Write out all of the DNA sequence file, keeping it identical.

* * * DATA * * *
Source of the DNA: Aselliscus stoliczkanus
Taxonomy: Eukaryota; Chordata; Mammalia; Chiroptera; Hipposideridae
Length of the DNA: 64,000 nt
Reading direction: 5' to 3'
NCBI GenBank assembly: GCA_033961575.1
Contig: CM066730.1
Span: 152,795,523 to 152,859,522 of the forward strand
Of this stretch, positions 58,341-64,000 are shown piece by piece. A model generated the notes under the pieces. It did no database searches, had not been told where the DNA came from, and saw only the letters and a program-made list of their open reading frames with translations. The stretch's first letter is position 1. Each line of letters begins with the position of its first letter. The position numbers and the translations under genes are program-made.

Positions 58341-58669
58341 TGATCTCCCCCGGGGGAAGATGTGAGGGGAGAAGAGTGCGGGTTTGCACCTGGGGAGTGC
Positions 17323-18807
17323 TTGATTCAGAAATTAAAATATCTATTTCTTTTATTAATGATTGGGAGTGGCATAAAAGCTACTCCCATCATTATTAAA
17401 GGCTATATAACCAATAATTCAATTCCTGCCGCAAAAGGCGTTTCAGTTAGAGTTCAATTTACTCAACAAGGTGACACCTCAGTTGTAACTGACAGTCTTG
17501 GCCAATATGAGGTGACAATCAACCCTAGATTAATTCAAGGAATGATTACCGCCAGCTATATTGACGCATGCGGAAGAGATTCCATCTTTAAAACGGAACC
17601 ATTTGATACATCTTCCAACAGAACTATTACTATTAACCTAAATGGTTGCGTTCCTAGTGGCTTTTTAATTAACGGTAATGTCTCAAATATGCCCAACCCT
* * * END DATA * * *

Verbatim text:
Source of the DNA: Aselliscus stoliczkanus
Taxonomy: Eukaryota; Chordata; Mammalia; Chiroptera; Hipposideridae
Length of the DNA: 64,000 nt
Reading direction: 5' to 3'
NCBI GenBank assembly: GCA_033961575.1
Contig: CM066730.1
Span: 152,795,523 to 152,859,522 of the forward strand
Of this stretch, positions 58,341-64,000 are shown piece by piece. A model generated the notes under the pieces. It did no database searches, had not been told where the DNA came from, and saw only the letters and a program-made list of their open reading frames with translations. The stretch's first letter is position 1. Each line of letters begins with the position of its first letter. The position numbers and the translations under genes are program-made.

Positions 58341-58669
58341 TGATCTCCCCCGGGGGAAGATGTGAGGGGAGAAGAGTGCGGGTTTGCACCTGGGGAGTGC
Positions 17323-18807
17323 TTGATTCAGAAATTAAAATATCTATTTCTTTTATTAATGATTGGGAGTGGCATAAAAGCTACTCCCATCATTATTAAA
17401 GGCTATATAACCAATAATTCAATTCCTGCCGCAAAAGGCGTTTCAGTTAGAGTTCAATTTACTCAACAAGGTGACACCTCAGTTGTAACTGACAGTCTTG
17501 GCCAATATGAGGTGACAATCAACCCTAGATTAATTCAAGGAATGATTACCGCCAGCTATATTGACGCATGCGGAAGAGATTCCATCTTTAAAACGGAACC
17601 ATTTGATACATCTTCCAACAGAACTATTACTATTAACCTAAATGGTTGCGTTCCTAGTGGCTTTTTAATTAACGGTAATGTCTCAAATATGCCCAACCCT